• The leaves, flowers, and young stems of borage are all edible. Harvest leaves when they are young and tender, before plants bolt in hot weather.
  • Flowers should be harvested when fully open for the best flavor. Snip off individual blooms or take side shoots with multiple flowers.
  • To keep plants producing, cut back flower stems after blooming finishes. This encourages new growth and flowering.
  • Always use scissors or pruning shears for clean cuts that won’t crush the plant tissues when harvesting borage.
  • For continuous leaf harvests, cut leaves regularly so the plant doesn’t divert energy to flowers.
  • Remove any damaged or dry material promptly to maintain vigor.

Caring for Your Borage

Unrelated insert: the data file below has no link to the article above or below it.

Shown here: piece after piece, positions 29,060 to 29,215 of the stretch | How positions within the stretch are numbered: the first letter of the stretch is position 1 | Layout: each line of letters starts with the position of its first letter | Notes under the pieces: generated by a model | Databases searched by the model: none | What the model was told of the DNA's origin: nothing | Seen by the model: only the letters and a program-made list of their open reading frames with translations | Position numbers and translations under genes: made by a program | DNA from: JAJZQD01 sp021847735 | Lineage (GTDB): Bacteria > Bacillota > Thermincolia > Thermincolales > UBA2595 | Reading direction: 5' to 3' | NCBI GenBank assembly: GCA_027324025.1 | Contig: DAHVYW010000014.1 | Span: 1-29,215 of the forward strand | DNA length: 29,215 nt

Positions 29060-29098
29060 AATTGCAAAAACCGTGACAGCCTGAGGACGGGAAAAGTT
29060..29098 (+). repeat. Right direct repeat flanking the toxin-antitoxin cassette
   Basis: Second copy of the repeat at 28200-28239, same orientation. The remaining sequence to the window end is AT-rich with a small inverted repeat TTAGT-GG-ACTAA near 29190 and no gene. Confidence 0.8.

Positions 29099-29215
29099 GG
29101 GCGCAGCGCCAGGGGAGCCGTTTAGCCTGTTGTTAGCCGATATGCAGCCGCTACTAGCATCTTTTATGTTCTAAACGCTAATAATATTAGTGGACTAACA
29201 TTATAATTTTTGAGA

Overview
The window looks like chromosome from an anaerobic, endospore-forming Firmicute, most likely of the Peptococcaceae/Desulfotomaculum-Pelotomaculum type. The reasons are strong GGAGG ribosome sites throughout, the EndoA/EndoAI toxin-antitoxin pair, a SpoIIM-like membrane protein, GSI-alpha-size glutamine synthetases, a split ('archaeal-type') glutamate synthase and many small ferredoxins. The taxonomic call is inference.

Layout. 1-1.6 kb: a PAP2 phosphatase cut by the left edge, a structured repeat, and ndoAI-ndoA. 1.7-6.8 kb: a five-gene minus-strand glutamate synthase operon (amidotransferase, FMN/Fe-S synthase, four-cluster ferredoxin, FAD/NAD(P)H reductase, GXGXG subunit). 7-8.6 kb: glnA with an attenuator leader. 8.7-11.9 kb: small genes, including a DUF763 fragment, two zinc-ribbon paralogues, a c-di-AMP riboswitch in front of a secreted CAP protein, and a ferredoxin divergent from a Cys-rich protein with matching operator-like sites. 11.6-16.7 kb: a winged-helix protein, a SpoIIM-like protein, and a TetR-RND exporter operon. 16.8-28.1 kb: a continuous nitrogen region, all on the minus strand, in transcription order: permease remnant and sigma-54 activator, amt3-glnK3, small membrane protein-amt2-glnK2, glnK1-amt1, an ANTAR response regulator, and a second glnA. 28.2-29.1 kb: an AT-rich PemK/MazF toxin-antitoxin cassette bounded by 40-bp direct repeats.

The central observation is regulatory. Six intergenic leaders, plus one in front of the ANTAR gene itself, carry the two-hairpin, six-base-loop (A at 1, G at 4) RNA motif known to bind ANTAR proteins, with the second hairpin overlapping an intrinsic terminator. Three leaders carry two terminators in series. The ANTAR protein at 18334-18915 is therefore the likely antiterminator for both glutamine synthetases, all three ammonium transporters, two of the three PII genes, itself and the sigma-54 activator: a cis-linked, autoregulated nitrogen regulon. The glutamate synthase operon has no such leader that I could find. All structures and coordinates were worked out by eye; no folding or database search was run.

When Harvesting Borage, minimal care is needed once the plant is established. Here are its key growing needs:

  • Water 1-2 inches per week during active growth and dry spells. Avoid wet foliage.
  • Fertilize monthly with a balanced liquid plant food or compost tea if growth looks stunted.
  • Mulch around plants to retain moisture and suppress weeds. Replenish as needed.
  • Prune or thin plants for ample airflow and light penetration.
  • Monitor for pests like aphids, slugs, and snails. Remove by hand or use organic sprays.
  • Deadhead spent flowers to prolong blooming. Cut back any damaged foliage.

Growing Borage in Containers

Harvesting Borage is also possible when the plant is grown in containers. Use potting soil blended for herbs or edibles to provide adequate drainage. Add a bit of sand or perlite if needed.